What is your theory for why more folks are talking about climate change as a "real"
issue than in the recent past? Is Al Gore a causal homogenous treatement effect? Or was this winter too warm relative to the recent past and this has convinced you that "things have changed"? Or, are your friends talking about it and you want to fit in with the gang? Or, have more people woken up and decided to be "good people" rather than "selfish" people and now think through the social consequences of their actions?
I'm not sure what is the right model of human behavior here but I do think that
social interactions have played a role here. I'm not even sure we know the true facts here concerning what % of the population is genuinely concerned about climate change AND willing to vote with their pocket book and in the political process to do something about it. The article below presents some public opinion polls and some nice quotes. But, is this "cheap talk"? We need some market data for people to reveal their willingness to pay to mitigate greenhouse gas production!
This Earth Day, a focus on Earth's warming
Public awareness about climate change is growing; 83 percent of Americans now call it a 'serious' problem.
By Brad Knickerbocker | Staff writer of The Christian Science Monitor
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Ashland, Ore - For years, Earth Day celebrants have hugged trees, dressed up as their favorite endangered species, and extolled the virtues of compost and organic gardening.
This year, April 22, the annual day to tout personal and community greenness, has a new emphasis for many people: global warming and its predicted effects on Mother Earth.
Around the country and around the world, a batch of recent opinion surveys show swelling public interest in and concern about climate change.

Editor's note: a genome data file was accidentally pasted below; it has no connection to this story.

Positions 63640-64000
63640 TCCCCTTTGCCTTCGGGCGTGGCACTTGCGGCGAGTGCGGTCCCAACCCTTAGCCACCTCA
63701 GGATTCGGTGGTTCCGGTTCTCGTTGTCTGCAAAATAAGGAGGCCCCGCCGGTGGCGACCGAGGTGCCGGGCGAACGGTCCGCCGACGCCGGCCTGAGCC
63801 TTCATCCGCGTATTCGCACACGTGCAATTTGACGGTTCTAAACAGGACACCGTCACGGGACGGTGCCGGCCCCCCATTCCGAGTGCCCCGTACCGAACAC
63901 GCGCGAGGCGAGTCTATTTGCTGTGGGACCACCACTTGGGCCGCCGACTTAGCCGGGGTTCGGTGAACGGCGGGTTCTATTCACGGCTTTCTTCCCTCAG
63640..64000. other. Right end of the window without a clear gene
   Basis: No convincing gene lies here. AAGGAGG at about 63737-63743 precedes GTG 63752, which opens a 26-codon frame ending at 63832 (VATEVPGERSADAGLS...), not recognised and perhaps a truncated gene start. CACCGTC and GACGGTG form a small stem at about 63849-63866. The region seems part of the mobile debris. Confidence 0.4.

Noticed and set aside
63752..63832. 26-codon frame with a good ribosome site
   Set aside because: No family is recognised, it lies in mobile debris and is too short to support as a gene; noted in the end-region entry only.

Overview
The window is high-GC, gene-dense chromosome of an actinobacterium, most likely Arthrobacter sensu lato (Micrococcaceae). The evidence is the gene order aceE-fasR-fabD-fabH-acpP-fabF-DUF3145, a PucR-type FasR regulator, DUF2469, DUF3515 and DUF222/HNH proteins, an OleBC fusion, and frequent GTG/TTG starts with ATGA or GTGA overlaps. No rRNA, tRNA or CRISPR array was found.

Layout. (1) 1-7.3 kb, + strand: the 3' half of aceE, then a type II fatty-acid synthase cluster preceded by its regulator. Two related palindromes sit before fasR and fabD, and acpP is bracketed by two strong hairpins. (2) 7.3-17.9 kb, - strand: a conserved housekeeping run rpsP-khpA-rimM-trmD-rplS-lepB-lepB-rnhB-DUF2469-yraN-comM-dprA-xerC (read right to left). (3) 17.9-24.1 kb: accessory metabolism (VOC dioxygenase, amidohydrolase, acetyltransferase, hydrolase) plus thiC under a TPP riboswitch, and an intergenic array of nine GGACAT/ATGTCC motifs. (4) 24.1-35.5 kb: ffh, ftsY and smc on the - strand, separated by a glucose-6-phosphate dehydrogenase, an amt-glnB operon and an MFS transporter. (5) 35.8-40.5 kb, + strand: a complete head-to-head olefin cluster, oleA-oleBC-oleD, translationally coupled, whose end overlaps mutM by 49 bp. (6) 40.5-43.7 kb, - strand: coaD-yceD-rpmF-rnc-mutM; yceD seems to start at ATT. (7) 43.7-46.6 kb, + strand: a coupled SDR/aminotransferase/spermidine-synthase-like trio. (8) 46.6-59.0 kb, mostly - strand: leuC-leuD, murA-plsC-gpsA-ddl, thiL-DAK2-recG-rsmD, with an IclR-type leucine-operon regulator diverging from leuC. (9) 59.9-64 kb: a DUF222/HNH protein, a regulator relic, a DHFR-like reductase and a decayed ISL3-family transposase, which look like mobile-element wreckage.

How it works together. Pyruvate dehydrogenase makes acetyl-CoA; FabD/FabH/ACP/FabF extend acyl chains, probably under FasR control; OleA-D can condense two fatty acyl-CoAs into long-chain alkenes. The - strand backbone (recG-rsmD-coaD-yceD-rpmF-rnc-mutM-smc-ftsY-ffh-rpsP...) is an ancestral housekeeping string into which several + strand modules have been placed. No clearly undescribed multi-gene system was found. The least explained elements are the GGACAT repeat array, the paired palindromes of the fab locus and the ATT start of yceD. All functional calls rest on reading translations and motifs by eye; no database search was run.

There is "a significant shift in public attitudes toward the environment and global warming [with] fully 83 percent of Americans now saying global warming is a 'serious' problem, up from 70 percent in 2004," reports the Yale Center for Environmental Law and Policy.
"The last six months have been the most rapid period of change in public awareness and attitudes on climate change that I've ever seen," says William Moomaw, a Tufts University climate expert and coauthor of the recent report by the Intergovernmental Panel on Climate Change (IPCC), a UN-sponsored group of scientists.
Demand for climate-change briefings he's delivered for the past five years have jumped in the past year, says Dr. Moomaw. Audiences who were once polite are now actively engaged.
Now, after talks he regularly finds himself surrounded by mobs of questioners eager to learn more.
One of those who has questions about climate change and its possible impact on local weather patterns is Suzy Carpenter, a fourth-generation Arizonan who lives in Mesa. She's noticed a change in what she calls the summer monsoon season there.
"When I was little it would pour buckets every single night, and it was that way through the summers until I was probably in my mid-20s," says Ms. Carpenter, speaking of the 1970s. "Now it's cycled down to where we get three or four storms per summer, and we're always short on rainfall now."
Why all the heightened interest in global warming?